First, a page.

Basil Hayden's



Basil Hayden’s Kentucky Straight Bourbon Whiskey is one of the four bourbons that make up Beam's "Small Batch Bourbon Collection" along with Baker's, Knob Creek and Booker's.  It is also my least favorite.

The legend of Basil Hayden fires me up much more than the modern whiskey, distilled and bottled at Jim Beam in Clermont, KY.  

Just like me, Basil Hayden was a Maryland Catholic who abandoned Maryland for greener pastures and to avoid crazy people.

Maryland was founded as the New World's Catholic Colony for the purpose of providing religious toleration to England's persecuted Catholics.  However, during the mid to late 17th century, Puritans and Quakers started getting nasty and pushed the Catholics (including Basil Hayden) westward.  Basil Hayden led a group of twenty-five Catholic families from Maryland into what is now Nelson County, Kentucky (near Bardstown) in 1785.  He brought with him a high rye whiskey recipe and began distilling in 1796.

Following Basil's death, his grandson Raymond founded a distillery in Nelson County and named his label “Old Grand-Dad” in his honor.  [Basil's likeness appears on the Old Grand-Dad bottles].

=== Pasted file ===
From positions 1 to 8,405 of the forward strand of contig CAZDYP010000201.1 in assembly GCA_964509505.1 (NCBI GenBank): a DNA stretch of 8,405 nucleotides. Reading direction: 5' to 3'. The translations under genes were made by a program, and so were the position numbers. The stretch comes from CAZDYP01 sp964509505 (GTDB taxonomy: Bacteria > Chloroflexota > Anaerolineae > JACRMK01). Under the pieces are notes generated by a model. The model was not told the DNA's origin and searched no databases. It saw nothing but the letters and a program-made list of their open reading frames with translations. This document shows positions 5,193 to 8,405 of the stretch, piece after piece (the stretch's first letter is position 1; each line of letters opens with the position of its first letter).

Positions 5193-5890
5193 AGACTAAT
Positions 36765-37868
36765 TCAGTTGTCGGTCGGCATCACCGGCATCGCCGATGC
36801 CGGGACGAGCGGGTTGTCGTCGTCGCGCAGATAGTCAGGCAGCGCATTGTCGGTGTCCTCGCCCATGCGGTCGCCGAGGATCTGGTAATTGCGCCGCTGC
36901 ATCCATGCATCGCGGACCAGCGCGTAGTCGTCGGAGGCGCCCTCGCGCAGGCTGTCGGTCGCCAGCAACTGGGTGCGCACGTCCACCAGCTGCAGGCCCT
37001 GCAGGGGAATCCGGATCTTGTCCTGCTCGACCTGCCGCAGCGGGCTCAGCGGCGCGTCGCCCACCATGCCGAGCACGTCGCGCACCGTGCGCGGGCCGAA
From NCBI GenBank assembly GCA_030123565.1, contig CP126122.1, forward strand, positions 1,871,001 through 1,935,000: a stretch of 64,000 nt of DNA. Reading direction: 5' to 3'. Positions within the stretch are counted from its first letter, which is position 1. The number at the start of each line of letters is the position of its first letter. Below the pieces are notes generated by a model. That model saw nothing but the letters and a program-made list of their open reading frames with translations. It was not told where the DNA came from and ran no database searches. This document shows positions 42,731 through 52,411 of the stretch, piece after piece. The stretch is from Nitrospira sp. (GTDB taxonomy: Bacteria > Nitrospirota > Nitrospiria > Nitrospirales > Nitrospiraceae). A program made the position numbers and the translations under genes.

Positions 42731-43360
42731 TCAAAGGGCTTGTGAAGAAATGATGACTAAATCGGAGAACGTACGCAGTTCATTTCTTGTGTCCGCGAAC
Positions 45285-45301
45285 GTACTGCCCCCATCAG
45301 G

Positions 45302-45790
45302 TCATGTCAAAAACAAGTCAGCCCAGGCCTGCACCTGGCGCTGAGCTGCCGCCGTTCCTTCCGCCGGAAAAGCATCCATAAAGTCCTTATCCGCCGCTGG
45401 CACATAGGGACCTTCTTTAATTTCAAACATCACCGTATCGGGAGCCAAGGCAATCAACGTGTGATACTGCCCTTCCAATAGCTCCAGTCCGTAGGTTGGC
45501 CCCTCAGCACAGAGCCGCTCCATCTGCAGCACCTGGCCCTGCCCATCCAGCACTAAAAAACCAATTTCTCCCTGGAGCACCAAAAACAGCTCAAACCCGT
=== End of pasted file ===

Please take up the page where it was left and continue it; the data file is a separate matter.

Basil Hayden's


James B. Beam Distilling Co./Suntory
80 proof
$44 at ABC in Columbia, SC

Color: Golden/straw

Nose: Spice, pumpkin pie, tea, hint of vanilla

Tasting Notes: You cannot deny the rye spice, and there is honey and brown sugar at play.  What I don't like is the lack of body, as the whiskey just falls apart in your mouth and leaves a lingering lemon soap taste.

Overall: C.  Basil Hayden's is not worth what retailers sell it for.  The bottle is gimmicky and probably costs the consumer $10.  As for the experience of drinking it, the body is very thin and at 80 proof, the whiskey is weak.  The spicy finish is very short and dry, but its not very complex.  Many, many people enjoy Basil Hayden's, though, and I'll happily mix you a cocktail with Basil Hayden's in it; just not for me.

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